In John Cougar’s nostalgic anthem Cherry Bomb, he writes, longing for the good ol’ days: “That’s when a sport was a sport.”
Last week, I was longing for the good ol’ days when a data breach was a data breach…
As the world knows, on May 3rd, US Bank announced that hackers had stolen some of their employees’ W-2 information and other data from US Bank’s ADP Employee Portal. This has been widely reported and understood as the May 3rd “ADP Breach,” a somewhat disingenuous moniker for the episode, as it turns out.
Some background, gleaned largely from the always-outstanding Krebs on Security columns HERE.
The attackers stole the victim’s personal information (dates of birth, social security numbers, etc.) from, as of this writing, an unknown source... not ADP, or US Bank for that matter. Then, the bad guys:
- Somehow acquired the URL and company code for US Bank’s ADP Portal, which US Bank admits they published to its employees with little restriction
- Somehow correlated their stolen names, SSNs, and dates of birth with US Bank employees who had yet to register their ADP portal logins, meaning the hackers could use the published URL and company code to create passwords for the employees in the ADP Portal.
- They then accessed the employees’ ADP portals to acquire W-2 and other data they then used to file false tax returns and collect fraudulent refunds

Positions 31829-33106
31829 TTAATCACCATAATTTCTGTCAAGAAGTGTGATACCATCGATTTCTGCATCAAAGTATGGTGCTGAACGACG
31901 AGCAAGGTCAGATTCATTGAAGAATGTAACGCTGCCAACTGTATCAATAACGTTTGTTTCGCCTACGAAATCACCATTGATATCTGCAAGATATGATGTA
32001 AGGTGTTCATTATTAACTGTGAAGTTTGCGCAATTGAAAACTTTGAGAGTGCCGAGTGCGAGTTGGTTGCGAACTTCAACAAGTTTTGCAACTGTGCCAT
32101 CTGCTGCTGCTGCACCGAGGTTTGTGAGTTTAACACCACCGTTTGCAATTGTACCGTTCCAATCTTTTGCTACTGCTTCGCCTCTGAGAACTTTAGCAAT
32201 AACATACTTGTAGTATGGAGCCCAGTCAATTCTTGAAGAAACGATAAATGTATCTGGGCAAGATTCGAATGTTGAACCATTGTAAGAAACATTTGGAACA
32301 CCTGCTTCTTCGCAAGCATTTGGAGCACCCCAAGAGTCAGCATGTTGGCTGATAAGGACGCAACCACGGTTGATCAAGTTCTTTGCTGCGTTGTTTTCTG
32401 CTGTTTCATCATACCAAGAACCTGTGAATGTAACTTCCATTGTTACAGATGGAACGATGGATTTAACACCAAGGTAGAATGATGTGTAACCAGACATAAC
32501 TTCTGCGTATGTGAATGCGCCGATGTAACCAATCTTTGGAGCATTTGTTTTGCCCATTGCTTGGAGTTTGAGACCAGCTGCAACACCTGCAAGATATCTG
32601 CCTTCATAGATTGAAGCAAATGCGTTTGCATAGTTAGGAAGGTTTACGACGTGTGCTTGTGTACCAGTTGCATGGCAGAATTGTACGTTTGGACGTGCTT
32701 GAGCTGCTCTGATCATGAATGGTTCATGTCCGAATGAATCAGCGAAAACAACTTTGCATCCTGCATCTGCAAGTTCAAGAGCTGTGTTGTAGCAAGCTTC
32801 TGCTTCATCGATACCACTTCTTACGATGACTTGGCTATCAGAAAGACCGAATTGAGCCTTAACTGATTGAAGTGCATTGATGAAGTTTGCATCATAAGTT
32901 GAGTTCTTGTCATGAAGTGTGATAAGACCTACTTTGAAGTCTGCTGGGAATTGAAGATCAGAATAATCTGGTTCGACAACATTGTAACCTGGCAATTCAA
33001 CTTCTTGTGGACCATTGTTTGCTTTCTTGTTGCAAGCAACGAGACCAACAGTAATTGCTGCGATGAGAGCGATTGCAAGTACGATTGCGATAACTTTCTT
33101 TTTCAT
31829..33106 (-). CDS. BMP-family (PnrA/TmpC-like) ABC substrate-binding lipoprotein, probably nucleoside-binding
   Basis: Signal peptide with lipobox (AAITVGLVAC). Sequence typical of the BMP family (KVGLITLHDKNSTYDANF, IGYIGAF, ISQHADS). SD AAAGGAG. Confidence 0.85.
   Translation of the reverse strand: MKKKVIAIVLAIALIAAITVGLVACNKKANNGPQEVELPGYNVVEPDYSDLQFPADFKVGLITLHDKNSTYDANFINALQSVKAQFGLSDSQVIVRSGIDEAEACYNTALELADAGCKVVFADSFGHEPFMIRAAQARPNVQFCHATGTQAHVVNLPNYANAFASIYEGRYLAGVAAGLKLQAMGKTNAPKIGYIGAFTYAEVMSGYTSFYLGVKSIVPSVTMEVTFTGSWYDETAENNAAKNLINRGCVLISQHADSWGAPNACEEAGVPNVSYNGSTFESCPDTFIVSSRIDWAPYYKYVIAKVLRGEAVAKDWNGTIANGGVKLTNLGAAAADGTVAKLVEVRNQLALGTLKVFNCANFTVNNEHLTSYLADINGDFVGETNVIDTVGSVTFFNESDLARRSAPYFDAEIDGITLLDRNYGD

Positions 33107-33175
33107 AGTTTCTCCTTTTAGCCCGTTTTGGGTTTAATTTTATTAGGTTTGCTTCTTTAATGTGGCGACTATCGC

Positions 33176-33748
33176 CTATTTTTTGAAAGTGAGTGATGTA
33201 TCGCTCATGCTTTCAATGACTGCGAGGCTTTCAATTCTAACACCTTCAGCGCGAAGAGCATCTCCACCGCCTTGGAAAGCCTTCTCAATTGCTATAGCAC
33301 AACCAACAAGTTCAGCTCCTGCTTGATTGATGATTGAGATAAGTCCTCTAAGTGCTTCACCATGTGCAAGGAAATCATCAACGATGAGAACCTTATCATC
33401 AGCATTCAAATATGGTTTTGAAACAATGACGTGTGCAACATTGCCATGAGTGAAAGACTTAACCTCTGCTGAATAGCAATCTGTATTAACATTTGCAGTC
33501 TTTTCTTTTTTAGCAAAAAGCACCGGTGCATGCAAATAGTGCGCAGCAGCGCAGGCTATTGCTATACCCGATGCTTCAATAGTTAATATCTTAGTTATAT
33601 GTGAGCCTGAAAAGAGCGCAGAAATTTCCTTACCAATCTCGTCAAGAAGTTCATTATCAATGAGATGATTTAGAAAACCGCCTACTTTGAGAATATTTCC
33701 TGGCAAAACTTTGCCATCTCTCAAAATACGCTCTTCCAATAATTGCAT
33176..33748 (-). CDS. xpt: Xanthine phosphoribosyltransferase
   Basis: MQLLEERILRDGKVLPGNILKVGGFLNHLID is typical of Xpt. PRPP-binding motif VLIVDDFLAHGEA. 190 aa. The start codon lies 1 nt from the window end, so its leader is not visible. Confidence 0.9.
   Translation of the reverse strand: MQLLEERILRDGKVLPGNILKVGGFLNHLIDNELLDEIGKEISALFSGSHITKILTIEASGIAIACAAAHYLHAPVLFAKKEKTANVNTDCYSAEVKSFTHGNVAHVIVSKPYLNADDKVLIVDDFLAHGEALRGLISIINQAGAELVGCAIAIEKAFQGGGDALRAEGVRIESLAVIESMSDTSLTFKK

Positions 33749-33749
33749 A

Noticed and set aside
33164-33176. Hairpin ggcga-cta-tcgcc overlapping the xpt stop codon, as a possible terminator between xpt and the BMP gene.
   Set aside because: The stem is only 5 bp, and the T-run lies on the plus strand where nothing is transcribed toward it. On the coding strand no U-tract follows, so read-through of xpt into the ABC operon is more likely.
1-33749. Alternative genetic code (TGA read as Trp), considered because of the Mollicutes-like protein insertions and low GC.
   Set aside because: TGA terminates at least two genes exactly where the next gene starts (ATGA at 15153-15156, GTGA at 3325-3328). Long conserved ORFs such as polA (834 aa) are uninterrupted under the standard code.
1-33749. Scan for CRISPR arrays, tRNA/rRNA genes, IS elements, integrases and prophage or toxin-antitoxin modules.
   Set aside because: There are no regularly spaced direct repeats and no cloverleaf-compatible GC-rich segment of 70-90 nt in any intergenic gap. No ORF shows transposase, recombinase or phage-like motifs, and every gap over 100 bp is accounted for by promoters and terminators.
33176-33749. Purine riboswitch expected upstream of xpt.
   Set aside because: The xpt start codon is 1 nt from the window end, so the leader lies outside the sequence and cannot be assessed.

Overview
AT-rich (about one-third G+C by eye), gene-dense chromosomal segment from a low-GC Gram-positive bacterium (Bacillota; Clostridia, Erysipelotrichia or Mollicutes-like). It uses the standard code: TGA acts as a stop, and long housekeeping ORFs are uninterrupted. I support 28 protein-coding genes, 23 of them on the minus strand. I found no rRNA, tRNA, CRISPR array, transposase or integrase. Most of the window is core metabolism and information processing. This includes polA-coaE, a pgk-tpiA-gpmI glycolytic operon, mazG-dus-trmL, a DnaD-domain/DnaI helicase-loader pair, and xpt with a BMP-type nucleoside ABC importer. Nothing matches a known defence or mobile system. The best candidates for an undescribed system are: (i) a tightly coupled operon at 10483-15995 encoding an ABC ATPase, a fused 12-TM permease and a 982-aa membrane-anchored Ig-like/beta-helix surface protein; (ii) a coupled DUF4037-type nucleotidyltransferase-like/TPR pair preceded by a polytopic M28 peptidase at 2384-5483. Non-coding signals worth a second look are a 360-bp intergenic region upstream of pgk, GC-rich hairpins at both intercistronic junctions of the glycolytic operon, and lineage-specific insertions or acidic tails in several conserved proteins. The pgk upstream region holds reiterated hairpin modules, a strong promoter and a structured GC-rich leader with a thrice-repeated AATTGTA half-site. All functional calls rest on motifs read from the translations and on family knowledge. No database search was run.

Now time for your multiple-choice quiz. In this case, the organization victimized by a “breach” was:
B. US Bank
D. I have no idea…
I’m going with D.
Now, does ADP need to revisit its process for registering new employees of its customers in their company portals? Of course. Should US Bank be more careful with the ADP portal registration URL and company codes? Without question. Was ADP “breached”? Certainly not in the traditional sense.
If someone steals my credit card and buys a flatscreen TV at Best Buy, was Best Buy breached?
They say a rumor makes its way half way around the world before the truth gets its boots on, and I think that adage may have some applicability here.
We’ll learn more about the details of this incident over the coming weeks, but it seems clear at this point that coining this an “ADP breach,” conjuring images of bad guys crawling ADP’s network, commandeering elevated credentials and stealing reams of W-2s is more rumor than reality.